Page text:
Keys to Filing a Successful Construction Lien Part 2
As Florida construction attorneys, we understand the Florida mechanics lien law. If you haven’t been compensated for the work you’ve completed on a property, you may file a claim of lien to secure payment. In Part 1 of our series, we introduced you to Florida Statute 713.13. We discussed Notice of Commencement, Notice to Owner, and Waiver or Release of Lien. In this second part, we’ll discuss three more sections of the statute that are vital to the successful filing of a construction lien.
Record the Claim of Lien
In order for a lien to be valid, you must properly file and record a claim of lien. Recording the claim a lien places a lien on the property and gives notice of nonpayment for services, labor, etc. It is valid for one year following recording. Be sure you are filing it in the county where the property is located no later than 90 days after completion.
Serve a Copy of the Claim of Lien
As liener, you must serve a copy of the claim to the owner within 15 days of recording the lien. Failing to do so can void your lien.
Final Contractor’s Affidavit
Provided that you have served a Notice to Owner, you must give the owner a final payment affidavit at the time you bill for final payment. This affidavit should state that all parties (lienors) have been paid. If this is not the case, it should state the amounts that are to be paid to those that haven’t received payment.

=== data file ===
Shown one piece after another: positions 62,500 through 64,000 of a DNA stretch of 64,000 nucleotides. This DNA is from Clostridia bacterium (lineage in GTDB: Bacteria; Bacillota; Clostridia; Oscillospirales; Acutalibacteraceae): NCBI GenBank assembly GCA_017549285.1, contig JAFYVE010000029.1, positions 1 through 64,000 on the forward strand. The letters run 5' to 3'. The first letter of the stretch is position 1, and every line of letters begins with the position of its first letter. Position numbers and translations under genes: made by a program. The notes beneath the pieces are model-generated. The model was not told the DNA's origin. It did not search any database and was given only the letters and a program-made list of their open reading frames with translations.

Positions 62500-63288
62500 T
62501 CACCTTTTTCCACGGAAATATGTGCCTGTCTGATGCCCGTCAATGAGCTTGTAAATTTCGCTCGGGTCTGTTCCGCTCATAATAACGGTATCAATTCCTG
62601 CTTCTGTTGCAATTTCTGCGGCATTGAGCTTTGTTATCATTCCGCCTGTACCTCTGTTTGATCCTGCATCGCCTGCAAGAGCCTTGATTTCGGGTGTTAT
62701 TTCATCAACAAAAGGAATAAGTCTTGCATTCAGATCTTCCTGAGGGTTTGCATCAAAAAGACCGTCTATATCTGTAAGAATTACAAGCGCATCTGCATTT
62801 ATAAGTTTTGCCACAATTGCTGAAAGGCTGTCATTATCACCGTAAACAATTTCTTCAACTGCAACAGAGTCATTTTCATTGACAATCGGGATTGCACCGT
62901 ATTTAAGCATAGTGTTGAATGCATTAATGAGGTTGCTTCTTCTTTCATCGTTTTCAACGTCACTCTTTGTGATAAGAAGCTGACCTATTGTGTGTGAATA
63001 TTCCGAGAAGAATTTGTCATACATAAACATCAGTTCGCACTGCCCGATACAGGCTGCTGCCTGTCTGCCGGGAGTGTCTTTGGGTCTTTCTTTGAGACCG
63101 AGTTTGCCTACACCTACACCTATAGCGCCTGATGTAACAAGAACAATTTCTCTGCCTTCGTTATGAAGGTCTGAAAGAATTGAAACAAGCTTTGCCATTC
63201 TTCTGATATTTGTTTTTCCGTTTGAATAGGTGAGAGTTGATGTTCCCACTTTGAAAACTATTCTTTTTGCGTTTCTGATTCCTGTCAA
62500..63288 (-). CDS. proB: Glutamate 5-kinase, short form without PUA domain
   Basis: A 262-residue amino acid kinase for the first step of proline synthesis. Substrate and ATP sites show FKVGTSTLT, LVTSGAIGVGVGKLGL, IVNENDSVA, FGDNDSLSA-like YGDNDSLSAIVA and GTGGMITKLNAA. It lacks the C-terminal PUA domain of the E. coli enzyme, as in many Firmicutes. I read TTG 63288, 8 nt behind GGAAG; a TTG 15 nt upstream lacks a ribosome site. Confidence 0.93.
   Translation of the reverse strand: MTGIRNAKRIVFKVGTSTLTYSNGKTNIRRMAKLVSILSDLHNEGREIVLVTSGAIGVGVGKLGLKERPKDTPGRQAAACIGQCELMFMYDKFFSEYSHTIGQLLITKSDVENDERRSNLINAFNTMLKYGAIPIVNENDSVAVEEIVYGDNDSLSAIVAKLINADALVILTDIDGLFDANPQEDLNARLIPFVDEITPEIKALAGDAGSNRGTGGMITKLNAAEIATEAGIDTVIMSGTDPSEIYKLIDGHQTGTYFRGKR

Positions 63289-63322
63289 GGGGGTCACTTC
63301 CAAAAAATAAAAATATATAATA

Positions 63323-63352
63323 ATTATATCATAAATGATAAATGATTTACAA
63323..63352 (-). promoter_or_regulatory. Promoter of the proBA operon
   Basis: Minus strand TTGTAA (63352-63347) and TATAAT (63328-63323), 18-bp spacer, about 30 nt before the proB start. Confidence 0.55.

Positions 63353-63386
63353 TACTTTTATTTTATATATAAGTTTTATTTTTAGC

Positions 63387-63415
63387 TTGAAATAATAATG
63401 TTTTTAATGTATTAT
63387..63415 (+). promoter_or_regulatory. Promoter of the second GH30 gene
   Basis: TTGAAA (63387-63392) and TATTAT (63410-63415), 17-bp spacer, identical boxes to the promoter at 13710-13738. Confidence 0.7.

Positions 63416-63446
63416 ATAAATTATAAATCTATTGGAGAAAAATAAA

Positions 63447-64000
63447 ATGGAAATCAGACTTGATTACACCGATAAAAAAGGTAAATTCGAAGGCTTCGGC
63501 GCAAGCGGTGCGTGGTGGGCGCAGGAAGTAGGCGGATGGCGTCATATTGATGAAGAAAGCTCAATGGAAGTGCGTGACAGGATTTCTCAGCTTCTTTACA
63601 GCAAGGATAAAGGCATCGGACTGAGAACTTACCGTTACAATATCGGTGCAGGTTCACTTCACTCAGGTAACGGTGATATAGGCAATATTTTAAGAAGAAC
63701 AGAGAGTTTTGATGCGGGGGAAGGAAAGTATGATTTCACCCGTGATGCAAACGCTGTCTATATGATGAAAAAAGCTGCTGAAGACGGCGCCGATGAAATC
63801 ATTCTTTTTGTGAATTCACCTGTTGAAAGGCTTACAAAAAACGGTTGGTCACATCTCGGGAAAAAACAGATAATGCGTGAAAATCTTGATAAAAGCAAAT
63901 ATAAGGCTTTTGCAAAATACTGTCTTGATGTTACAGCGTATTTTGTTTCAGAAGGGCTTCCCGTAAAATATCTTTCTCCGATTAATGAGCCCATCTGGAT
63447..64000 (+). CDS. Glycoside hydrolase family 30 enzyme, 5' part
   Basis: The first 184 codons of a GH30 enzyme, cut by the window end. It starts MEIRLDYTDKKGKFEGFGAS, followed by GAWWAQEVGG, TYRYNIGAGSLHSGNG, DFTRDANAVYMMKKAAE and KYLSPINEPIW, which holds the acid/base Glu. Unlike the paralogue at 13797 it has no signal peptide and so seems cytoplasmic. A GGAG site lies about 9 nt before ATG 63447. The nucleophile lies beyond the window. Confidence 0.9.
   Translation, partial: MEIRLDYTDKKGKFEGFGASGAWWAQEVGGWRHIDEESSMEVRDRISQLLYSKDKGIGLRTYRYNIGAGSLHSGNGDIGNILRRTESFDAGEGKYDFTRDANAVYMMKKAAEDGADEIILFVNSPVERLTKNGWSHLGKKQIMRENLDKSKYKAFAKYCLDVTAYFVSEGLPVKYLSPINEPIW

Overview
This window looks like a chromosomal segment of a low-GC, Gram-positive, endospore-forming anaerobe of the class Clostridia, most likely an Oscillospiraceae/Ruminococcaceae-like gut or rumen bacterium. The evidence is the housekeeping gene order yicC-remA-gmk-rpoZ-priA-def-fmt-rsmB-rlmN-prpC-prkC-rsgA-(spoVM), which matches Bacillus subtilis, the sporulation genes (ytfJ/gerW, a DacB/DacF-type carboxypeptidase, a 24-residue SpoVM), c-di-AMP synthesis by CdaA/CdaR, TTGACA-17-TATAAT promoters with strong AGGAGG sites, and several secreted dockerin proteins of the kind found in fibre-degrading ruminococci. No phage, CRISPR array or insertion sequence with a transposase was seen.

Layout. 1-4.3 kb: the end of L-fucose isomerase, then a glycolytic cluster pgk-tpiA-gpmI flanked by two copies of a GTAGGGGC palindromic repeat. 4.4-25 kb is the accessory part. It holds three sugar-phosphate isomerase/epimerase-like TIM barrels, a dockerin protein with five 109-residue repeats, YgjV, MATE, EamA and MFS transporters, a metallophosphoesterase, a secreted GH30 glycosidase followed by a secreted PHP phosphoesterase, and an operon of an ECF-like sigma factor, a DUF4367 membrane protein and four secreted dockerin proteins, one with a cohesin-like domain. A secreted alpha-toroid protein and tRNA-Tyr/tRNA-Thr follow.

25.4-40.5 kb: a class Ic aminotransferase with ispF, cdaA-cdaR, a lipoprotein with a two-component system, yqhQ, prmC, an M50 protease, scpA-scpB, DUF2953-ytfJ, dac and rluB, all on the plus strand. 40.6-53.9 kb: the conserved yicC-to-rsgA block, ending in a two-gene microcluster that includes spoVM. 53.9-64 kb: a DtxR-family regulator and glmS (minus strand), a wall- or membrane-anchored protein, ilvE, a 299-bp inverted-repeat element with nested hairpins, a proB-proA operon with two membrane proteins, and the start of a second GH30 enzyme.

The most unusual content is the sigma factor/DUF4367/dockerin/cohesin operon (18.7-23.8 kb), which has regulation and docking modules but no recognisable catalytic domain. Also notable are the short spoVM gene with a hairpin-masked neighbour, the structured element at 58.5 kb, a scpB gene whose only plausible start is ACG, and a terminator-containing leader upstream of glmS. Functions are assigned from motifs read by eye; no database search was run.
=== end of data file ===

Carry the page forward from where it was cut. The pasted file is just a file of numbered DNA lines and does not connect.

As a contractor, you must notify the property owner of your intent to place a lien on the property. A sworn statement is sent to the person designated to receive the demand as specified in the Notice to Owner. The sworn statement describe the services you performed or products you supplied. It also documents payments you’ve received and what remaining payments are due to you. Failing to provide this statement timely or falsifying this statement will cause you to lose your lien.
If you are looking for an experienced Florida construction attorney, please contact us today.
Disclaimer: The information contained in this article is for general educational information only. This information does not constitute legal advice, is not intended to constitute legal advice, nor should it be relied upon as legal advice for your specific factual pattern or situation.